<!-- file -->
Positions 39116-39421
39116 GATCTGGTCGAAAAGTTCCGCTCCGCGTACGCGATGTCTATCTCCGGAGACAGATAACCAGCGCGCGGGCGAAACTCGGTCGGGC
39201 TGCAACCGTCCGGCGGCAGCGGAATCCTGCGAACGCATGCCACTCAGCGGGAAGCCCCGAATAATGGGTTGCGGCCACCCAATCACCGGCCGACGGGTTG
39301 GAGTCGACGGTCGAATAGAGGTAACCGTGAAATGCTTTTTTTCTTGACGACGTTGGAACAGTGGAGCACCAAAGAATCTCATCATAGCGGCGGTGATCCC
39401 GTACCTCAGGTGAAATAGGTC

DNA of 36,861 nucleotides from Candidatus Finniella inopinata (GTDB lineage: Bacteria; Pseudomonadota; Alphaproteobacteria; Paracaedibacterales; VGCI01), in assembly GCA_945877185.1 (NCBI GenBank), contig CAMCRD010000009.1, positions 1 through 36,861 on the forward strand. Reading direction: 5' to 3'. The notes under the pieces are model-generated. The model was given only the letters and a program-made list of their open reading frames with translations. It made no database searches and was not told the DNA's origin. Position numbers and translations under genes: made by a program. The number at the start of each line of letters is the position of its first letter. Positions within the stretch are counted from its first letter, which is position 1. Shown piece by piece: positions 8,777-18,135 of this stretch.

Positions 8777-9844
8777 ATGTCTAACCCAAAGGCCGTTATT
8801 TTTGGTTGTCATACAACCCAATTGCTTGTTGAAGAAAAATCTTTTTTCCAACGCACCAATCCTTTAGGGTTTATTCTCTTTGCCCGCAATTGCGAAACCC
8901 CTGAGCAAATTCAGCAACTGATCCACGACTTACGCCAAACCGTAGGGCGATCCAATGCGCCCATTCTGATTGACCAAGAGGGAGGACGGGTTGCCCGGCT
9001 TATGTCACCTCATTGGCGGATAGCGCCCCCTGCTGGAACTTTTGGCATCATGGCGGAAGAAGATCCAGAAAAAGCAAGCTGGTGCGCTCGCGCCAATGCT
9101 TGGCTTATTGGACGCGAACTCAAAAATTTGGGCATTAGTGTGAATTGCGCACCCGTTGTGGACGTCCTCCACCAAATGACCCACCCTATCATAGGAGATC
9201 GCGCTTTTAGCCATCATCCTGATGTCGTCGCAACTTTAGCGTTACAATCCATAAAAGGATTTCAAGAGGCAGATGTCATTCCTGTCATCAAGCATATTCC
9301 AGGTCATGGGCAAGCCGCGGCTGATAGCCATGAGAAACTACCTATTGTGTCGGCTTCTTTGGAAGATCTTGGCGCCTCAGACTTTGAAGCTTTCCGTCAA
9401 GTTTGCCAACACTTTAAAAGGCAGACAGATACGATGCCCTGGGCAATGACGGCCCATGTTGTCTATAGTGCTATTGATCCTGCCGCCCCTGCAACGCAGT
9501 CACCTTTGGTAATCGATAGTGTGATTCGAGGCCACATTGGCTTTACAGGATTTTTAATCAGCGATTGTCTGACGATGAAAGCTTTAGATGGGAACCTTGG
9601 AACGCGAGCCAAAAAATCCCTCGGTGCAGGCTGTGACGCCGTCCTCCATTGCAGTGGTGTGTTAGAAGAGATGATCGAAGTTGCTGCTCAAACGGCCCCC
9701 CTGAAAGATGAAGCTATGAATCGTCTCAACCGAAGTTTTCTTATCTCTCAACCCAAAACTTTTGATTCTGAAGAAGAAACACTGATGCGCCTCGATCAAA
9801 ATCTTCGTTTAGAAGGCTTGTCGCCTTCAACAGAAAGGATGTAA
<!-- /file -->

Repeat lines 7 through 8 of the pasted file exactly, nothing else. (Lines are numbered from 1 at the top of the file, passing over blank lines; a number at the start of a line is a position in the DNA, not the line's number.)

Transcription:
Positions 8777-9844
8777 ATGTCTAACCCAAAGGCCGTTATT